I prophetically told Chuck Smith, on a Sunday morning, with Dave Rolph and Oden Fong present, “You will see the full extent of your Calvary Chapel family with your own eyes.”

    Shortly after that he took the Jesus people band “Love Song” on a tour of all of the Calvary Chapels.

    So in light of this, since Chuck no longer walks this earth, Calvary Chapel, in my opinion is not going to experience anymore growth as it has in the past.

    Anything that comes from it now will be an altogether different animal than what Chuck Smith knew.

    I have my ear to the ground, listening for what God wants to do upon the earth today.

    And for the moment it doesn’t look like anything is happening.

    Bethel with Bill Johnson is way out in left field and missing the mark wholeheatedly.

    And those who choose to take shelter in traditional theology and denominations won’t see much.

    But you never know God could come down off His throne and spark up a people who have not known Him and move through them as he did with the hippie generation in the 60’s.

    Certainly a lot of old timers out there who will recognize the next move of God when they see it.

    “I will do a new thing – Something that has not hitherto occurred, some unheard of and wonderful event, that shall far surpass all that I had formerly done.”

    Isaiah 43:19

  12. Martin Luther's Disciple says:

    “I will do a new thing – Something that has not hitherto occurred, some unheard of and wonderful event, that shall far surpass all that I had formerly done.”

    I think the life, death, resurrection and ascension of Jesus Christ has satisfied this. What could come after this that would far surpass it?

    I pray to God that no one says the regathering of the nation Israel at the last day.

  13. Surfer51 says:


    A new thing; such a work as was never yet done in the world at the time of Isaiah, even the redemption of the world by the Messiah.

    This God has done.

    And He can move through people to make known this wonderful redemption through Christ.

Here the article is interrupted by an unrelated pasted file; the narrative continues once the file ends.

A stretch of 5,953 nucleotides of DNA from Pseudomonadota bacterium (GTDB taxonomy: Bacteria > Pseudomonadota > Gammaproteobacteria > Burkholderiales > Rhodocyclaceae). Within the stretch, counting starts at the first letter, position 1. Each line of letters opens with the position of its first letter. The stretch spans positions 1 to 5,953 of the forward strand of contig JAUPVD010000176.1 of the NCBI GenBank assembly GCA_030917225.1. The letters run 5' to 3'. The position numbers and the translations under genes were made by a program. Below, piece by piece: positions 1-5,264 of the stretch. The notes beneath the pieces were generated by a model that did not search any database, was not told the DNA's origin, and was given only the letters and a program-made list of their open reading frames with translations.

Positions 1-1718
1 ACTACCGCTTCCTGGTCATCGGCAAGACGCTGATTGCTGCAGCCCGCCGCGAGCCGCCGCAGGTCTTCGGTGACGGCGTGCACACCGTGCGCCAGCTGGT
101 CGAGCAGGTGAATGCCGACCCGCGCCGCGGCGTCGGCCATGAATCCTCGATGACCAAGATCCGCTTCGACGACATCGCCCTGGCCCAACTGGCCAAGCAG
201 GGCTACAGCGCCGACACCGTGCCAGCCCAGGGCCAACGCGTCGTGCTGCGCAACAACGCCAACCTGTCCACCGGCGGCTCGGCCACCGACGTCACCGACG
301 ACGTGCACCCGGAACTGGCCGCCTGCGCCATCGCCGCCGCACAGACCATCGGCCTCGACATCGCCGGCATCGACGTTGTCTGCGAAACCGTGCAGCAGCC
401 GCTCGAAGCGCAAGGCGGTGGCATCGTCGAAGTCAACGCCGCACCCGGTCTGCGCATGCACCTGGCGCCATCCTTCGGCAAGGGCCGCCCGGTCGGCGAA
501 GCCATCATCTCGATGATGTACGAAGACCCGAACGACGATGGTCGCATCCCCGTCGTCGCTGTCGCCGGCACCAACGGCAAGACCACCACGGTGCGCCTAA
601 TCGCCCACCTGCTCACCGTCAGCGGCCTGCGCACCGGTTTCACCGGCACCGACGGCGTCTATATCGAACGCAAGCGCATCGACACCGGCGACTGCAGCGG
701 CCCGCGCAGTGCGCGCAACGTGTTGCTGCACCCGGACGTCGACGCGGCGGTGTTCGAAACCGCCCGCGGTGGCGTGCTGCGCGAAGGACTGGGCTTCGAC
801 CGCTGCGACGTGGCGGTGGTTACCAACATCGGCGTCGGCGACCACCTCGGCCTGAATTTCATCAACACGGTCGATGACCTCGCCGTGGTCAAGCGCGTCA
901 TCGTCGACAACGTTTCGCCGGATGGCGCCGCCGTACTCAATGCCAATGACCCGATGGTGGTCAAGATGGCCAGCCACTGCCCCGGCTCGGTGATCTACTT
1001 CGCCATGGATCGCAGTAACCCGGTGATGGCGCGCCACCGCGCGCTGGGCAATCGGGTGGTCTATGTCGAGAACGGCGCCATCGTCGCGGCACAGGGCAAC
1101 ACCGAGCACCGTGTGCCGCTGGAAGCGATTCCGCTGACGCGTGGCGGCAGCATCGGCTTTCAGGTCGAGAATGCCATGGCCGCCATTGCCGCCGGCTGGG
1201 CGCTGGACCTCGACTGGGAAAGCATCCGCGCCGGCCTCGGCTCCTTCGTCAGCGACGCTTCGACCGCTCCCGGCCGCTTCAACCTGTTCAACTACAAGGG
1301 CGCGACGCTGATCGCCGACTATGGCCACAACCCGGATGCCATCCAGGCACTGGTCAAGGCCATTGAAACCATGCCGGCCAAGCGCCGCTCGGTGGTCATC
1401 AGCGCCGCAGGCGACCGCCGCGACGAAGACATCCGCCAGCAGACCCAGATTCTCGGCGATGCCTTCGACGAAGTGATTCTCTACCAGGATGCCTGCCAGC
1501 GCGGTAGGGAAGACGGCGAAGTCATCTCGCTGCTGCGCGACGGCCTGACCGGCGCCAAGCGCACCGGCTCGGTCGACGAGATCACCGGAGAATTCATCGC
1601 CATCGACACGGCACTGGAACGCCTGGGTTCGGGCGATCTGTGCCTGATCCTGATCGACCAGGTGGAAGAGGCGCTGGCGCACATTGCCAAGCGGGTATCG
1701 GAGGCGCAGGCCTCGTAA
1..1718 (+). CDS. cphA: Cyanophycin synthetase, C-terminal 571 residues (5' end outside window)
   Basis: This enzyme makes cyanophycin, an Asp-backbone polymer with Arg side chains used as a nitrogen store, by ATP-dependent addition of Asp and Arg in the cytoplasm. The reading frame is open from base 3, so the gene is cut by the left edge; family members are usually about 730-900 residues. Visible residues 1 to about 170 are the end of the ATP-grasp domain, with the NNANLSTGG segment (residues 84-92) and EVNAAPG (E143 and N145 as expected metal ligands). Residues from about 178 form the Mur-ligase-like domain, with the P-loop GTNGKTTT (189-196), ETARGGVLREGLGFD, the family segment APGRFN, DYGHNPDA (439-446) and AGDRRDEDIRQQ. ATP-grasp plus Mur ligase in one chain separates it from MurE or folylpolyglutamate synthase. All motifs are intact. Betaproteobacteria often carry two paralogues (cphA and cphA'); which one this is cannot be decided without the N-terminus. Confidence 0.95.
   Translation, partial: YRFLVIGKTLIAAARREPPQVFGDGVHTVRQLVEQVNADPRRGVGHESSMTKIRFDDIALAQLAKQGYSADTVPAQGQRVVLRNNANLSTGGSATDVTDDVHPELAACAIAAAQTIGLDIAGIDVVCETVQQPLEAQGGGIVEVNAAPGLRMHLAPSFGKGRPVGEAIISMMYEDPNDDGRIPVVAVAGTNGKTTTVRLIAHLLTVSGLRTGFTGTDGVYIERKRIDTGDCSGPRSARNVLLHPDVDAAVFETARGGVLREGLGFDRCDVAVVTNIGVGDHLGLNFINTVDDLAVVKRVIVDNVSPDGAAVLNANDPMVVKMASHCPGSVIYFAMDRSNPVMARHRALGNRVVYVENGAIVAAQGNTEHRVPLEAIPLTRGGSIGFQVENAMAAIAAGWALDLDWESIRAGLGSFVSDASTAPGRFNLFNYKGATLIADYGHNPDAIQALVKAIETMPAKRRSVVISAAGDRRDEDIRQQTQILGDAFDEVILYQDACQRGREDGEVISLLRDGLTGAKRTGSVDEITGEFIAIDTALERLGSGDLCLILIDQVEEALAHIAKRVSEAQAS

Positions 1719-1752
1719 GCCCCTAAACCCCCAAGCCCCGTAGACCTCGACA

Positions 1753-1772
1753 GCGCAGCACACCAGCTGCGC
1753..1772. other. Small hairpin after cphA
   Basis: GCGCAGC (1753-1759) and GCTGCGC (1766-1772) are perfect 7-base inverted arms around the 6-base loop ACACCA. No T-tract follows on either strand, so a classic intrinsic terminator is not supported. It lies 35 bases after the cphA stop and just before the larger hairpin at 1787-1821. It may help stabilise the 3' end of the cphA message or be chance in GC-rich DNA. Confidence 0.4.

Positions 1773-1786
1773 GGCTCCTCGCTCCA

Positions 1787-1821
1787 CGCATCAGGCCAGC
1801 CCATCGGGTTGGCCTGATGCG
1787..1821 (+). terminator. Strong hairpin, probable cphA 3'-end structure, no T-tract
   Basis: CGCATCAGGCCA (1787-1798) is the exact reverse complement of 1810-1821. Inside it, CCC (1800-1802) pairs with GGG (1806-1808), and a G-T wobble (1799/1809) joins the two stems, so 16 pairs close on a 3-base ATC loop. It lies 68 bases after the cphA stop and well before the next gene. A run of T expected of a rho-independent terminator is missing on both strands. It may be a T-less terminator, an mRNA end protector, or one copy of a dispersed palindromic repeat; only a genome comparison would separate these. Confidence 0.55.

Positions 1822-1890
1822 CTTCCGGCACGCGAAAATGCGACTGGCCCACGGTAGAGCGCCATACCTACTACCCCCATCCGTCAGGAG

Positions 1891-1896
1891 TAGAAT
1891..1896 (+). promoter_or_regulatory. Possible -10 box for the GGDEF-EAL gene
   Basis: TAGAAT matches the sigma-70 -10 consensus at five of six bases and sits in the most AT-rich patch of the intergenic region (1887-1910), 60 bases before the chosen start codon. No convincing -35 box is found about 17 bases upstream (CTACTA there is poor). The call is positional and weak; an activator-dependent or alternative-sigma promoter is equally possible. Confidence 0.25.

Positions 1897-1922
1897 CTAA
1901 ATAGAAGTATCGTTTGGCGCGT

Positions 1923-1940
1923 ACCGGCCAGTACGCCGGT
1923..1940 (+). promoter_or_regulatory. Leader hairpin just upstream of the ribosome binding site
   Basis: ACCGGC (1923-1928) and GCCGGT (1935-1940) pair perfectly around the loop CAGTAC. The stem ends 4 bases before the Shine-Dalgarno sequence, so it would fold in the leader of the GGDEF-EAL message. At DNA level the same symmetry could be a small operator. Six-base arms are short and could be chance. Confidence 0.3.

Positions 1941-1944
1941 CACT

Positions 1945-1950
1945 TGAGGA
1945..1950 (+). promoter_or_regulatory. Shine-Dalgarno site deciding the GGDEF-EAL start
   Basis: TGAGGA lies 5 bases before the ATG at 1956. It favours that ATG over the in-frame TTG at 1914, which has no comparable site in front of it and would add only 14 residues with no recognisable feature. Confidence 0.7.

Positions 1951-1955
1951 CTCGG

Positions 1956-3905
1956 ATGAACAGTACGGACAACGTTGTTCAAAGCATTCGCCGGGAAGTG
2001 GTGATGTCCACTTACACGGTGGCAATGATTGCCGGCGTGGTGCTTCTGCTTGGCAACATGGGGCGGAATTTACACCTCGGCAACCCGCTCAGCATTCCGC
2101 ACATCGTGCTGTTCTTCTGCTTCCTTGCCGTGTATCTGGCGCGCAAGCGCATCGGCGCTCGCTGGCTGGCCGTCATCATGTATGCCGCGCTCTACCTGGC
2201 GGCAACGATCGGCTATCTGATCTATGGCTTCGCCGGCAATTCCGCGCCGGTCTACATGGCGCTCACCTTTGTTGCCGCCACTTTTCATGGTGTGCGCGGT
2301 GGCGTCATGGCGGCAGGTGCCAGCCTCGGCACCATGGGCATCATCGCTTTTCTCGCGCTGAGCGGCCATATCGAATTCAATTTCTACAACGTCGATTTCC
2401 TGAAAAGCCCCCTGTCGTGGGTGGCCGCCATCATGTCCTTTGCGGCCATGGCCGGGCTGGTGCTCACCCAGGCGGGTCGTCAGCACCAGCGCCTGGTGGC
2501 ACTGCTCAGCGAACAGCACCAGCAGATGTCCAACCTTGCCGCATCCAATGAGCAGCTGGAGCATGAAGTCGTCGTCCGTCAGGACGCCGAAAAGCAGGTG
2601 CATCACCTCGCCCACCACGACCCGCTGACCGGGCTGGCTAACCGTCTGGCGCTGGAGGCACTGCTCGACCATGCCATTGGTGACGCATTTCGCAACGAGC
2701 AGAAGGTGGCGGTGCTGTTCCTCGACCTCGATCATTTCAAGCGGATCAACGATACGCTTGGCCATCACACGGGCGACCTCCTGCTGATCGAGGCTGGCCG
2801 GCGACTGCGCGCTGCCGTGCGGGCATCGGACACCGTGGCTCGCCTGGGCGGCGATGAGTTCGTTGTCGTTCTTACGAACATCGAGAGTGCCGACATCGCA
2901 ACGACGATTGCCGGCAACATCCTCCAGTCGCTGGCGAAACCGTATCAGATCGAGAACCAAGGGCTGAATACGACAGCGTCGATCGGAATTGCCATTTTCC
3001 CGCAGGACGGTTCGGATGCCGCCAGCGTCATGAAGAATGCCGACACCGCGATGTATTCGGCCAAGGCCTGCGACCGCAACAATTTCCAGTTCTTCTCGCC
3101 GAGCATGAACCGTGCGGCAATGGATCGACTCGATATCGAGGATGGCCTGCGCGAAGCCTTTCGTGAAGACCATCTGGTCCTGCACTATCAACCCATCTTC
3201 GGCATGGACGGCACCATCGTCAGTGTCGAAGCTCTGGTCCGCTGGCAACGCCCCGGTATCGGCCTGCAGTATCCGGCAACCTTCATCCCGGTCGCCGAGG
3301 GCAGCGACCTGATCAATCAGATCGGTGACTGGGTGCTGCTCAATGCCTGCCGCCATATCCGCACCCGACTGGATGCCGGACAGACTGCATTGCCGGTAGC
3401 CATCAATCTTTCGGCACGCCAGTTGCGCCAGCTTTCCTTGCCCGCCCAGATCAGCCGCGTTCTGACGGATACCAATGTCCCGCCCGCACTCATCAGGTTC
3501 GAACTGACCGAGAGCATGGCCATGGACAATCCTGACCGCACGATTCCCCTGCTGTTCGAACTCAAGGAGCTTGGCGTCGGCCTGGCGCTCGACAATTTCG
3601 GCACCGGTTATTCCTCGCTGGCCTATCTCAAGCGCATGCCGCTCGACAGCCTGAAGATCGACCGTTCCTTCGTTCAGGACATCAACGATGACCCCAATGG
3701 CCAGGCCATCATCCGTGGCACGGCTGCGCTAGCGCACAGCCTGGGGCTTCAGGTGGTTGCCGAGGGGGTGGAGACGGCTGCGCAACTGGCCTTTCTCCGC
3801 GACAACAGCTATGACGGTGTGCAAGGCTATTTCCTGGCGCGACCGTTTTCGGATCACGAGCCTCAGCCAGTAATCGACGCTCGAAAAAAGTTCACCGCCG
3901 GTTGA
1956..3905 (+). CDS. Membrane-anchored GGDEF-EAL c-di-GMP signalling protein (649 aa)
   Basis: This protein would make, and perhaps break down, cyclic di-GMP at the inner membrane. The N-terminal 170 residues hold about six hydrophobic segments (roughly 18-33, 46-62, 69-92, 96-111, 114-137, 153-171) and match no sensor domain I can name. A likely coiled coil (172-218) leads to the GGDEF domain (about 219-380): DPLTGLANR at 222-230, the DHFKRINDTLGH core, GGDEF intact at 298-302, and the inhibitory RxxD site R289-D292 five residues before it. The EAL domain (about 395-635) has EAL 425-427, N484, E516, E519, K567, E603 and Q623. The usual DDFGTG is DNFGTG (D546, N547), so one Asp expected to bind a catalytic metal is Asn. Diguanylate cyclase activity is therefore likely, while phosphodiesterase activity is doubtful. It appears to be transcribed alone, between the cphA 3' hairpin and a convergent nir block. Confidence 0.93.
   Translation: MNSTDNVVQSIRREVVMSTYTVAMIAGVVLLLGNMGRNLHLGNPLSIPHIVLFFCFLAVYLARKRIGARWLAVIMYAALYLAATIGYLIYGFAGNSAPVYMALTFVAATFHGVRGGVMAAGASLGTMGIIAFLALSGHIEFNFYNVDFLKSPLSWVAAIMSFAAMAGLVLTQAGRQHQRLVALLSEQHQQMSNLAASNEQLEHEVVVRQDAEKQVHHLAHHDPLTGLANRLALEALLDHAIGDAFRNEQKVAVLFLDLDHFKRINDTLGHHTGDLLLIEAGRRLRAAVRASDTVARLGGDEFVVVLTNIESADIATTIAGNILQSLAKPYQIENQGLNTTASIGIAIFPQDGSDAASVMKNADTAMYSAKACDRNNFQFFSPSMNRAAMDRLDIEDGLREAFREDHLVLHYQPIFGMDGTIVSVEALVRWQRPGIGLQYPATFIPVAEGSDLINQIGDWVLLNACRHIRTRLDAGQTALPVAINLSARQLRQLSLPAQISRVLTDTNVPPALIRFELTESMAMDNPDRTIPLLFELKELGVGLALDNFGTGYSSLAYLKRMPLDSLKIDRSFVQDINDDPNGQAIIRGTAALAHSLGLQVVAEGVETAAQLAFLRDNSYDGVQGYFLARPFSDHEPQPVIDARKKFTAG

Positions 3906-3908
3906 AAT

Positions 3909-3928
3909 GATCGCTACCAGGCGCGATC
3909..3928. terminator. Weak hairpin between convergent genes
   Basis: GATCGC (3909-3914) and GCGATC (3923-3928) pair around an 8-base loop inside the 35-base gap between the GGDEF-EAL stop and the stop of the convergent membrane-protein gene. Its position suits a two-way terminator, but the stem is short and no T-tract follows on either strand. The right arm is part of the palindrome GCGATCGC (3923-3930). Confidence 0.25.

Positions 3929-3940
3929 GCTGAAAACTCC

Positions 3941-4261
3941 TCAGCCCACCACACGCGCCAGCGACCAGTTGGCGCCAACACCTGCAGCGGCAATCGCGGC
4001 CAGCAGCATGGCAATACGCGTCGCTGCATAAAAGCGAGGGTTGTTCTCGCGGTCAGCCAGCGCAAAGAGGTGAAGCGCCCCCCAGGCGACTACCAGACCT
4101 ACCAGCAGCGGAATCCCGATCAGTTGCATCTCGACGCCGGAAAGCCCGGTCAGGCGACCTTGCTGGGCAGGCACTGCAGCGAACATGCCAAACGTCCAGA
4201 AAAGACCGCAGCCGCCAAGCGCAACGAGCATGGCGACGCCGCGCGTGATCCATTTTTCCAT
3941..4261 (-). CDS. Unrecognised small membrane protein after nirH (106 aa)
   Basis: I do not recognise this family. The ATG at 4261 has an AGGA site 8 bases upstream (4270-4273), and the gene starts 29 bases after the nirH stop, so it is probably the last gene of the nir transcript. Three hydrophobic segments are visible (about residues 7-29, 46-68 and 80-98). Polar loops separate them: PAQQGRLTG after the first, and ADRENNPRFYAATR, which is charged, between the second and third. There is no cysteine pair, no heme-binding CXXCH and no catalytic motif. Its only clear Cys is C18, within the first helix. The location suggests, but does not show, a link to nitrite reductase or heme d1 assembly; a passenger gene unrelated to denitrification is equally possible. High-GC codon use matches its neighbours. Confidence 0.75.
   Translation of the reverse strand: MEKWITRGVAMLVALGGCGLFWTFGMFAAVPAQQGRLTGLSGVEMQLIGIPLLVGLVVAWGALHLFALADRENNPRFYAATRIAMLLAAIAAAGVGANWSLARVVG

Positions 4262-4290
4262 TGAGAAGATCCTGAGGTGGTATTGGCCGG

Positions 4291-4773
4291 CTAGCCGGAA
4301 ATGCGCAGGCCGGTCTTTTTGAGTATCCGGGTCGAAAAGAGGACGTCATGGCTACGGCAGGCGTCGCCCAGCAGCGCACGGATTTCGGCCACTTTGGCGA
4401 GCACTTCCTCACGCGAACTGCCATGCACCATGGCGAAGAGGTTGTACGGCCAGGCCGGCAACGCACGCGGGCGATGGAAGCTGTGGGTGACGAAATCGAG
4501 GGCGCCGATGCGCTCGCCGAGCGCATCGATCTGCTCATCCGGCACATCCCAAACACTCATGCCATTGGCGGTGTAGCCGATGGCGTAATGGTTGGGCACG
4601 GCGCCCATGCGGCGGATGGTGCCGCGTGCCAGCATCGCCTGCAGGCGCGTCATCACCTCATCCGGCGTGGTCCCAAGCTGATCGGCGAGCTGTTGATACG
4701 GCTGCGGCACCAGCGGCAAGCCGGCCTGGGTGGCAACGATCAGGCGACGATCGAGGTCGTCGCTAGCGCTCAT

He can spread the gospel message through those who are currently antagonistic and lost in sin as He did through the hippies.

    Often times the prophetic utterances of the Old Testament prophets have far reaching meaning beyond the obvious.

    In New Testament, new covenant God moves through a people, they get set in their ways, a denomination is born, and God steps over them and starts to move through others who also eventually get set in their ways and become another denomination.

    God steps over them and moves through a new people and history gets repeated.

    God is always looking for those through whom He can move freely.

    The time will certainly come when God is compelled to fulfill His Word to the cross of the T and the dot of the i.

  14. stephen says:


    Michael, thanks for the answer but I should not have asked it, I suppose…because answers always (especially in this case) lead to more questions (source of frustration, etc).

    There is a lot of background that I simply don’t know. That’s the way it is, is all.

    I’ll just hang out and keep reading and interracting as things come up. 😉

  15. Martin Luther's Disciple says:

    “a denomination is born, and God steps over them and starts to move through others who also eventually get set in their ways and become another denomination.”

    What is wrong with a denomination if it is right?

  16. Captain Kevin says:

    MLS, There is such a thing as dead-right.

  17. Martin Luther's Disciple says:

    But is that a function of being a denomination?

    See, I look from the other end of the hallway. I see independent churches, from the moment of their inception, as being wrong in that from their formation they say we have no shared ground with any other church – in orthodoxy or orthopraxy From the beginning it is us four shut the door.

    So, to Surfer’s comment, I see nothing in a denominational setting that would make God ‘do a new work.’

  18. EricL says:

    I’m with MLD. A denomination can be a wonderful thing, providing accountability and support to a local congregation. Far more problems happen with the lone wolf approach of non-denominationalism. Too many congregations are brain-washed that any form of authority (other than the senior pastor and his buddies) are evil, that “religion” is evil, and that the only complete truth is to be found under the teachings of a particular man. Special snowflakes in the pulpit are a curse to Christianity.